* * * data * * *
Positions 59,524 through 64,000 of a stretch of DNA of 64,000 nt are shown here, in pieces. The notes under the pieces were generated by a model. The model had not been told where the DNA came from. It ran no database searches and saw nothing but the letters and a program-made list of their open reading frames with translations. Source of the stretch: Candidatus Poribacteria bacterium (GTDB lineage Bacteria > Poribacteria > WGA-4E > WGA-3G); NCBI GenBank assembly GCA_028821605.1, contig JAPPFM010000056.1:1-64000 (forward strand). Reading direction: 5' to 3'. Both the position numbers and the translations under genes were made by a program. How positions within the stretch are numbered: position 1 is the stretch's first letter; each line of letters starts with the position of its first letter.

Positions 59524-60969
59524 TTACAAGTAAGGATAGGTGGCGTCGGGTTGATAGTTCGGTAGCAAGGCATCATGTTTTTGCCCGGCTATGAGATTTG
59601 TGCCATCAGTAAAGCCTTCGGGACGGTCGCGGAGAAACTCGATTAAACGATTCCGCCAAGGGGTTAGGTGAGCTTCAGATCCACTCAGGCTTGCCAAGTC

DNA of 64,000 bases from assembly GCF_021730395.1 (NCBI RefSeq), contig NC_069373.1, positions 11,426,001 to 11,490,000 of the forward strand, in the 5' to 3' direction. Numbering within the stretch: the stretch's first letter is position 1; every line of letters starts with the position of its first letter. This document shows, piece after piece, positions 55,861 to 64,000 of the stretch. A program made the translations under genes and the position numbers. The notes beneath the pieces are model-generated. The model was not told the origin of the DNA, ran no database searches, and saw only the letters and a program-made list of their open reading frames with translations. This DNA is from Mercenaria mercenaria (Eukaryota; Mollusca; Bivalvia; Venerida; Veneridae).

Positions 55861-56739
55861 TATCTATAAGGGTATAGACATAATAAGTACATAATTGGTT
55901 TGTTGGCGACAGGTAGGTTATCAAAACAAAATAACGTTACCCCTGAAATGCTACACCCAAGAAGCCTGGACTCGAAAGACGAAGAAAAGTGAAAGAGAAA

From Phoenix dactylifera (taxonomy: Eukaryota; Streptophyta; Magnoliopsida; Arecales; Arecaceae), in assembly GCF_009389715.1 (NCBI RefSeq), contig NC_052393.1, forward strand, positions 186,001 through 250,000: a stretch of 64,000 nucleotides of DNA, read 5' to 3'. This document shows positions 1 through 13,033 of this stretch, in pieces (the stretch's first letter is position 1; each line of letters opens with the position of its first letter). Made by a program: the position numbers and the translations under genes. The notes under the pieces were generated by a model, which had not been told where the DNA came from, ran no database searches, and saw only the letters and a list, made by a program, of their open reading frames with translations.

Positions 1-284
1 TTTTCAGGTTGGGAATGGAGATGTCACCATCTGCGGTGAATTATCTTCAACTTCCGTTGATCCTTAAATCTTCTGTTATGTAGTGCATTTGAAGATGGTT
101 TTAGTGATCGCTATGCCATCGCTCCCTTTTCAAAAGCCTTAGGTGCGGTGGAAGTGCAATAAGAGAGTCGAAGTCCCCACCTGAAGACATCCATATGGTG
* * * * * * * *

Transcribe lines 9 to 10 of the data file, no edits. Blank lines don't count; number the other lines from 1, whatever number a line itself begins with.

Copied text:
From Phoenix dactylifera (taxonomy: Eukaryota; Streptophyta; Magnoliopsida; Arecales; Arecaceae), in assembly GCF_009389715.1 (NCBI RefSeq), contig NC_052393.1, forward strand, positions 186,001 through 250,000: a stretch of 64,000 nucleotides of DNA, read 5' to 3'. This document shows positions 1 through 13,033 of this stretch, in pieces (the stretch's first letter is position 1; each line of letters opens with the position of its first letter). Made by a program: the position numbers and the translations under genes. The notes under the pieces were generated by a model, which had not been told where the DNA came from, ran no database searches, and saw only the letters and a list, made by a program, of their open reading frames with translations.

Positions 1-284